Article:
Traditional or simplified? Debate on Chinese characters should be decided by pragmatics, not politics
Paul Stapleton says it is understandable that Hongkongers want to preserve traditional Chinese characters but the writing on the wall is in favour of the simplified script
Two news items last week had Hongkongers raising their eyebrows. First, next year, Harrow International School will no longer teach traditional Chinese characters in its lower school classrooms, and second, the International Baccalaureate is considering dropping middle school courses in traditional characters by 2020.
This news arrives at a time when any threats to Cantonese are met with reactions that mix fear and hostility. The term “cultural genocide” has even been used to describe the threat to traditional characters.
Such a reaction is natural. One’s native tongue along with its writing system forms an intrinsic part of one’s identity. In the case of the written word, Cantonese speakers in Hong Kong have invested a large part of their childhood learning complex characters, and have understandably grown attached to them.
Ask the average local Cantonese speaker whether they prefer the traditional characters to the simplified ones and almost every one of them will state a preference for their own complex ones. Most will even claim that the traditional characters are more beautiful.
But as they say, beauty is in the eye of the beholder. And this is an issue that goes well beyond emotional aesthetics.
Watch: Cafe in Beijing offers discounts for customers writing traditional Chinese characters
Many linguistic arguments have been set forth in favour of traditional characters. After all, some sacrifices had to be made when the simplified system, with its drastically reduced number of strokes was introduced. One example of this is the transparency of meaning that is conveyed.
Clearly, the more strokes a character has, the less possibility there is for ambiguity. A crude parallel for the English language would be to eliminate a certain number of the 26 letters in the alphabet. When there are fewer letters, there is more potential for ambiguity.
On the other hand, when there are so many strokes in traditional characters, it may be difficult to clearly decipher the meaning, especially in an era of smartphones with small fonts.
Thus, there are arguments on both sides.
However, there are also pedagogical arguments in favour of simplified characters. With a greatly reduced number of strokes, there is little question that they are easier to learn than traditional characters. Surely the traditional characters for “country” (國) and “learn” (學) are much harder to learn than their respective ones, 国 and 学, in simplified form.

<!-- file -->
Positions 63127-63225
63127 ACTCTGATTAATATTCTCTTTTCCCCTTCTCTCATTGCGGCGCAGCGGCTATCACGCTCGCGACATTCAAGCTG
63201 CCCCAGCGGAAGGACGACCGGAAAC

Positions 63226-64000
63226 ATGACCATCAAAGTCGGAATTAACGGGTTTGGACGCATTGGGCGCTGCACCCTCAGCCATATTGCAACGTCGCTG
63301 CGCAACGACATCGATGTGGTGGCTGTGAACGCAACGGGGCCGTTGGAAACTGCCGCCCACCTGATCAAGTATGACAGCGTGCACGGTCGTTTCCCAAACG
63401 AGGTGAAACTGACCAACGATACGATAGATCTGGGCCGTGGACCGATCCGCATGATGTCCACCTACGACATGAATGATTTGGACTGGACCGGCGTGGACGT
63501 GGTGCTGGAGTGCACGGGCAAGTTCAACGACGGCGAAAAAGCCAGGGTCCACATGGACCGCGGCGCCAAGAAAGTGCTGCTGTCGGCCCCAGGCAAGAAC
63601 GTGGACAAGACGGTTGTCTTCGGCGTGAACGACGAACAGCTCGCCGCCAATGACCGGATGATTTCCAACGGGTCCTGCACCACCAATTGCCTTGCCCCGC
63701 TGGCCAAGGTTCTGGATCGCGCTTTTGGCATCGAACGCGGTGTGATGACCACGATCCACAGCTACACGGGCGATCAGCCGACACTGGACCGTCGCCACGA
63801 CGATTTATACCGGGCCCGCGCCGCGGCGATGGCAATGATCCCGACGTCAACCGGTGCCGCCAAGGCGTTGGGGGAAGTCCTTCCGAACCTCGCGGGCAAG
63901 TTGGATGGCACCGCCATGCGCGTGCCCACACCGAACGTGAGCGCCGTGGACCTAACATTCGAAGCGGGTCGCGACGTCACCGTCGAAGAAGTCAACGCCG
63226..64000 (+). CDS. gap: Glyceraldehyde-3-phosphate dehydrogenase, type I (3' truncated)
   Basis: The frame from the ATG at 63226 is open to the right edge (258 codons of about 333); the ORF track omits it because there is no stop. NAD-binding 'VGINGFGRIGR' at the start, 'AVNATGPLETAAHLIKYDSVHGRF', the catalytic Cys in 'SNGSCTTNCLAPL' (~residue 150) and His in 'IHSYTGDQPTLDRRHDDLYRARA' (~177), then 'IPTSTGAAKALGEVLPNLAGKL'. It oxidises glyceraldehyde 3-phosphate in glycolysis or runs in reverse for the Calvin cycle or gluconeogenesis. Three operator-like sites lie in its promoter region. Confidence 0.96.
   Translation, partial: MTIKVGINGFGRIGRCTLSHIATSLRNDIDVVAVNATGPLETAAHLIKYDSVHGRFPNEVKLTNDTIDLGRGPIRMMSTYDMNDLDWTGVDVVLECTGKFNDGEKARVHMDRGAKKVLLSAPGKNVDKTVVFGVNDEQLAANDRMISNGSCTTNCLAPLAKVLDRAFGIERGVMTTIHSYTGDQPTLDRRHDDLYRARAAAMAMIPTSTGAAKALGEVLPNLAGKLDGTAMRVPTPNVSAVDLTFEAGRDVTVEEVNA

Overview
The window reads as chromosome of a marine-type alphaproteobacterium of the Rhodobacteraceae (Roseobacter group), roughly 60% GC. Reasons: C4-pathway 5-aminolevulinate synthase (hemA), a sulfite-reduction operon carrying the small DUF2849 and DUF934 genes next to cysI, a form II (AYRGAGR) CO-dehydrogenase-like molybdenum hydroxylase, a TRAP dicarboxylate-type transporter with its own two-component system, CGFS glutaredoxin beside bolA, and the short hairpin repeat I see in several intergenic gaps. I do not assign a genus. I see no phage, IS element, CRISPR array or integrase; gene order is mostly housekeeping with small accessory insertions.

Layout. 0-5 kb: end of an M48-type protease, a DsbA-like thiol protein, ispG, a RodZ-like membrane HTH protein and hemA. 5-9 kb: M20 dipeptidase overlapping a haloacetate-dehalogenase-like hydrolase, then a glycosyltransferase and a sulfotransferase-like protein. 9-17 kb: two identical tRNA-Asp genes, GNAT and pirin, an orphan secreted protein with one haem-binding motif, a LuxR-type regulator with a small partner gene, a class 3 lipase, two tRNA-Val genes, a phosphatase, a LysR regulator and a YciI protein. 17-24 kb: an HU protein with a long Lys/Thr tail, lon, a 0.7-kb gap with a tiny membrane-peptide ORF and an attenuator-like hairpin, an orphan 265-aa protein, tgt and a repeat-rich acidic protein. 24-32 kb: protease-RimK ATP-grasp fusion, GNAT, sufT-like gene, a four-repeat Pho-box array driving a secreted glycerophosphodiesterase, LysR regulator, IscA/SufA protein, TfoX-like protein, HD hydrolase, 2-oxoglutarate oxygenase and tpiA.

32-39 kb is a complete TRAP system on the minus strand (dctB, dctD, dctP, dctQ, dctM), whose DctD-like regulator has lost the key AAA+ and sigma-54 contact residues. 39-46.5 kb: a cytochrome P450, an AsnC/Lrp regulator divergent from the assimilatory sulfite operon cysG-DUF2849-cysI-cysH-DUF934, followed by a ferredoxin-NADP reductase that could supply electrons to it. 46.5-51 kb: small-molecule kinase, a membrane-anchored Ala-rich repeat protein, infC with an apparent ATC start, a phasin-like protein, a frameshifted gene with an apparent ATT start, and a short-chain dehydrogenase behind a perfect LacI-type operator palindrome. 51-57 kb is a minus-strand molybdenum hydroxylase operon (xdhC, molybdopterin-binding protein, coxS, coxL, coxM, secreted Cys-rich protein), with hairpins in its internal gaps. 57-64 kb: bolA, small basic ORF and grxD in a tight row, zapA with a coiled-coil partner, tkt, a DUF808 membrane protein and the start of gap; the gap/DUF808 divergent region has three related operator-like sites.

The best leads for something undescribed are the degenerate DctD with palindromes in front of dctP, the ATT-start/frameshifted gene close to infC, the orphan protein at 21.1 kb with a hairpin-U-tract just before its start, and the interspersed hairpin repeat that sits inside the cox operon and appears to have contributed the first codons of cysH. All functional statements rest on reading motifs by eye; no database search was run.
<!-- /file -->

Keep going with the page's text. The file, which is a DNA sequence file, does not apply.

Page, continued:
In another parallel with English, because our spelling system is imperfect, it is said that it takes a couple of years longer for our children to read compared to their counterparts learning to read Italian, whose spoken language, unlike English, aligns almost perfectly with the alphabet.
But the strongest argument in favour of adopting simplified characters is a statistical one. Just north of our population of seven million live 1.3 billion people who learn and use simplified characters. And even by adding Taiwan’s 23 million people who also use traditional characters, only about 2 per cent of the world’s Chinese are not writing in simplified characters.
This means, with all things being equal, about 98 per cent of all new Chinese publications worldwide are in simplified characters. And as the mainland continues to grow in influence, being able to read and write fluently using simplified characters simply makes sense.
This argument should not be taken as “might means right”, but rather, viewed in strictly practical terms, without political power entering the discussion.
After all, there are plenty of examples throughout history when written scripts were either invented or improved upon, just as simplified Chinese characters seem to do. This is why we no longer use hieroglyphs. Singapore came to this realisation a generation ago, abandoning traditional characters for the simplified ones.
Watch: In defence of Cantonese
Returning to the issue of language and identity, we should realise that notions of cultural identity cast through the lens of language are ephemeral. Students now struggle with Shakespeare’s English from 400 years ago, and another 200 years back in time, Chaucer’s English looks a bit like German.
Thus, when it comes to language, change is not only the norm, it is also natural and necessary.
So although it is only the international schools that are presently moving towards teaching the simplified characters, it is our local schools that should be reading the writing on the wall.
Paul Stapleton is an associate professor at the Education University of Hong Kong